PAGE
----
At the start of the pandemic, I worked on this guide for first-time entrepreneurs about how to launch a business. This post was originally published at Technical.ly.
You never just start a company, like you turn on a lamp or begin a race. You conjure a company.
You make up a story, with a plot and characters and an ending. Instead of prose, you draft it in spreadsheets and emails. Then you convince a cofounder and your first customer that it’s not just fiction.
In February, I shared with family and friends that I was starting my second company, called Bikeout, with my cofounder Amanda Crawford-Staub after hosting several adventure rides over the past four years. We had spent the second half of 2019 shaping an idea into a plan.
My first company, this very publication, was mostly a response to a crisis. It was 2009 and a global recession had hit and starting a business with two friends was the best solution we had for survival. Regardless of if we had been successful or not, entrepreneurship provided a nimble way to start a career.
We found ourselves taking on more responsibility than we would have otherwise been allowed as young workers. We made mistakes that had real consequences for our team and were forced to learn fast. And we had the privilege of seeing a team come together to create impact in the communities that we serve.
Four weeks ago, Bikeout’s story came to a stunning halt, like operations have for so many small business owners. We launched our first product the same week that the coronavirus began to take over the American dialogue. That urgency couldn’t have come soon enough. But Amanda and I had bet on a path that was focused on large-scale events that brought together people to celebrate the outdoors and a shared sense of wellness. For the foreseeable future, our business is not possible to operate in most of the U.S.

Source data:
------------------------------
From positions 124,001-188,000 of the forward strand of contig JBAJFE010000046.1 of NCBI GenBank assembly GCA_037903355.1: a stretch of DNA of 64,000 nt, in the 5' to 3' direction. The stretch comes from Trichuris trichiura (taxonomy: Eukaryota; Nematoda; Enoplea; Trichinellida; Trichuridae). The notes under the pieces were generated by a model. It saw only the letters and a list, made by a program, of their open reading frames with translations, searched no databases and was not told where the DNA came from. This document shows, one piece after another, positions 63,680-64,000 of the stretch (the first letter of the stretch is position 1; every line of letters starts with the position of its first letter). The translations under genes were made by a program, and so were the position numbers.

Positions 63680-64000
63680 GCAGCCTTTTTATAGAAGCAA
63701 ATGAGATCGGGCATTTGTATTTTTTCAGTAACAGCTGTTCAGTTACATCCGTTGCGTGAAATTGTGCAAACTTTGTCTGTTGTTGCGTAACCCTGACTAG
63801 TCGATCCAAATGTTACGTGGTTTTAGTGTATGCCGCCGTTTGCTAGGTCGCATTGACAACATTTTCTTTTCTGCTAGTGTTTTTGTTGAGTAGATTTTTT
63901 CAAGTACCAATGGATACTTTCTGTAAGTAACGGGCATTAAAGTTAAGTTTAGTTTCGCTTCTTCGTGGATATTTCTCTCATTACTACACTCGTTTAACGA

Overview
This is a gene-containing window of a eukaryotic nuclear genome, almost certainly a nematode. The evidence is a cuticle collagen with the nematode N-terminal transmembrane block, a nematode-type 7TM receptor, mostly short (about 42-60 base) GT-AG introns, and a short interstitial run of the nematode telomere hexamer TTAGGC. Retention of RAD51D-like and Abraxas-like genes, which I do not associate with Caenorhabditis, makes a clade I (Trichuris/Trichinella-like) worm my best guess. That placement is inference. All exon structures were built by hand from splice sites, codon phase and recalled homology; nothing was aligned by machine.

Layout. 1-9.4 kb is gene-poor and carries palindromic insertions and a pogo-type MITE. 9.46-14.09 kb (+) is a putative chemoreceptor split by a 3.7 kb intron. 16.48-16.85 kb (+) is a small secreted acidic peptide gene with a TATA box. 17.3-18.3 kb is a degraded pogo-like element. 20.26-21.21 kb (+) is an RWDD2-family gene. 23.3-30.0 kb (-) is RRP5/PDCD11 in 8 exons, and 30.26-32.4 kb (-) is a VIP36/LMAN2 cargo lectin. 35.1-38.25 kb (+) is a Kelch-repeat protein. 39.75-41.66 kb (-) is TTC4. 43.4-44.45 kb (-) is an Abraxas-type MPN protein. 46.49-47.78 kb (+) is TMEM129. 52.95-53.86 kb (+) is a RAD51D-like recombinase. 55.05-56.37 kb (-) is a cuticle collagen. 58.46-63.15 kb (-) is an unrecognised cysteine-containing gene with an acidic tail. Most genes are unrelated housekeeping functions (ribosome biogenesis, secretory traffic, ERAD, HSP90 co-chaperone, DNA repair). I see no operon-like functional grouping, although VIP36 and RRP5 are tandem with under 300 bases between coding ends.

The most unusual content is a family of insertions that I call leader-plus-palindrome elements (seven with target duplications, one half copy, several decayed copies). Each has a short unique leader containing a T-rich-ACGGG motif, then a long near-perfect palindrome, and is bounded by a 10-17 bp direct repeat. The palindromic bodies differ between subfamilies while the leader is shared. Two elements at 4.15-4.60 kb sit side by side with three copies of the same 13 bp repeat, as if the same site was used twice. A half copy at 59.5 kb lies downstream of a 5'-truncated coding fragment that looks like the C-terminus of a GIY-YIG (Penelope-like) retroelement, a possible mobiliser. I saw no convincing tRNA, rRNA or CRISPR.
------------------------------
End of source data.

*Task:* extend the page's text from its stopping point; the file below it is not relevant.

The steps that come next for us aren’t so different from the day-to-day operations of any business. You evaluate your resources and your responsibility. You look to your community to understand how you can best serve them. You go back to your draft and keep writing. We’re working to understand what we can do next in light of so much rapid change.
What started as the closing of a chapter — for us, the business planning process that allowed us to launch our new product — more recently became a place to channel our energy. If we couldn’t work on delivering our product immediately, maybe the work we did to create our product could help someone else.
We had developed and followed a checklist to get us to launch. Over the past few weeks, we cleaned up that checklist to make it available to others who may be considering building a business or refining one they’ve already been working on. What we hope sets it apart is a step-by-step process that brings clarity to what you need to begin.
You can see the checklist as a Trello board (a web-based task management tool) with detailed instructions here.
We built out a task list that provides some linear structure, examples of our own work and some thoughts on how we approached each item. If anyone is interested in helping to improve the checklist, or has questions about it, please be in touch — firstname.lastname@example.org.
I can’t yet compare the challenges of starting a company today with a decade ago; it certainly feels more scary now. How we’ll come together as a society to address the health and economic crisis ahead is likely to change how we think about and operate businesses.
But I look back on the early days of Technical.ly to remind myself that seismic change can bring new paths. I’m not alone — data shows that 50% of Fortune 500s started during a recession. When you’ve got nothing to lose, it’s easier to make a leap. And for some people, an act of entrepreneurship right now might be the most reasonable path forward. It certainly was for me.